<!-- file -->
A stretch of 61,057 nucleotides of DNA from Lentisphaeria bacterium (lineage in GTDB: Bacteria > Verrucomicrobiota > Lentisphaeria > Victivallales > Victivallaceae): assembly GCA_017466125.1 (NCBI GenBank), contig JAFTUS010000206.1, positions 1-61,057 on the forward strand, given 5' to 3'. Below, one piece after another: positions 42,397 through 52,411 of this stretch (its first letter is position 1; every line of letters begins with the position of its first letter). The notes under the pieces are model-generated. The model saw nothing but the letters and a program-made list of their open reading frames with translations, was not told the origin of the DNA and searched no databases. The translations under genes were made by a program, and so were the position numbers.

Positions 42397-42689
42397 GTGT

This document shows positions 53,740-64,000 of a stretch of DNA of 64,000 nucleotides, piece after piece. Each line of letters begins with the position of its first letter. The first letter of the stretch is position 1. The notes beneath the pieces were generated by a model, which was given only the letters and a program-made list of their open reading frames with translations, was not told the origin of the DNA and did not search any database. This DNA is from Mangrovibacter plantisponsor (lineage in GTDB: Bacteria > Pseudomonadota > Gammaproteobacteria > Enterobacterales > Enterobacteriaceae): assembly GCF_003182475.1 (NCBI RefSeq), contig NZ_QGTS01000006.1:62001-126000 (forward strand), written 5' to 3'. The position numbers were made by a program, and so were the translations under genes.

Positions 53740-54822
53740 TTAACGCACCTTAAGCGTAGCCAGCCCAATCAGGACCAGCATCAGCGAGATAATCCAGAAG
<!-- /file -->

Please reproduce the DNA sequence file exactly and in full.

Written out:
A stretch of 61,057 nucleotides of DNA from Lentisphaeria bacterium (lineage in GTDB: Bacteria > Verrucomicrobiota > Lentisphaeria > Victivallales > Victivallaceae): assembly GCA_017466125.1 (NCBI GenBank), contig JAFTUS010000206.1, positions 1-61,057 on the forward strand, given 5' to 3'. Below, one piece after another: positions 42,397 through 52,411 of this stretch (its first letter is position 1; every line of letters begins with the position of its first letter). The notes under the pieces are model-generated. The model saw nothing but the letters and a program-made list of their open reading frames with translations, was not told the origin of the DNA and searched no databases. The translations under genes were made by a program, and so were the position numbers.

Positions 42397-42689
42397 GTGT

This document shows positions 53,740-64,000 of a stretch of DNA of 64,000 nucleotides, piece after piece. Each line of letters begins with the position of its first letter. The first letter of the stretch is position 1. The notes beneath the pieces were generated by a model, which was given only the letters and a program-made list of their open reading frames with translations, was not told the origin of the DNA and did not search any database. This DNA is from Mangrovibacter plantisponsor (lineage in GTDB: Bacteria > Pseudomonadota > Gammaproteobacteria > Enterobacterales > Enterobacteriaceae): assembly GCF_003182475.1 (NCBI RefSeq), contig NZ_QGTS01000006.1:62001-126000 (forward strand), written 5' to 3'. The position numbers were made by a program, and so were the translations under genes.

Positions 53740-54822
53740 TTAACGCACCTTAAGCGTAGCCAGCCCAATCAGGACCAGCATCAGCGAGATAATCCAGAAG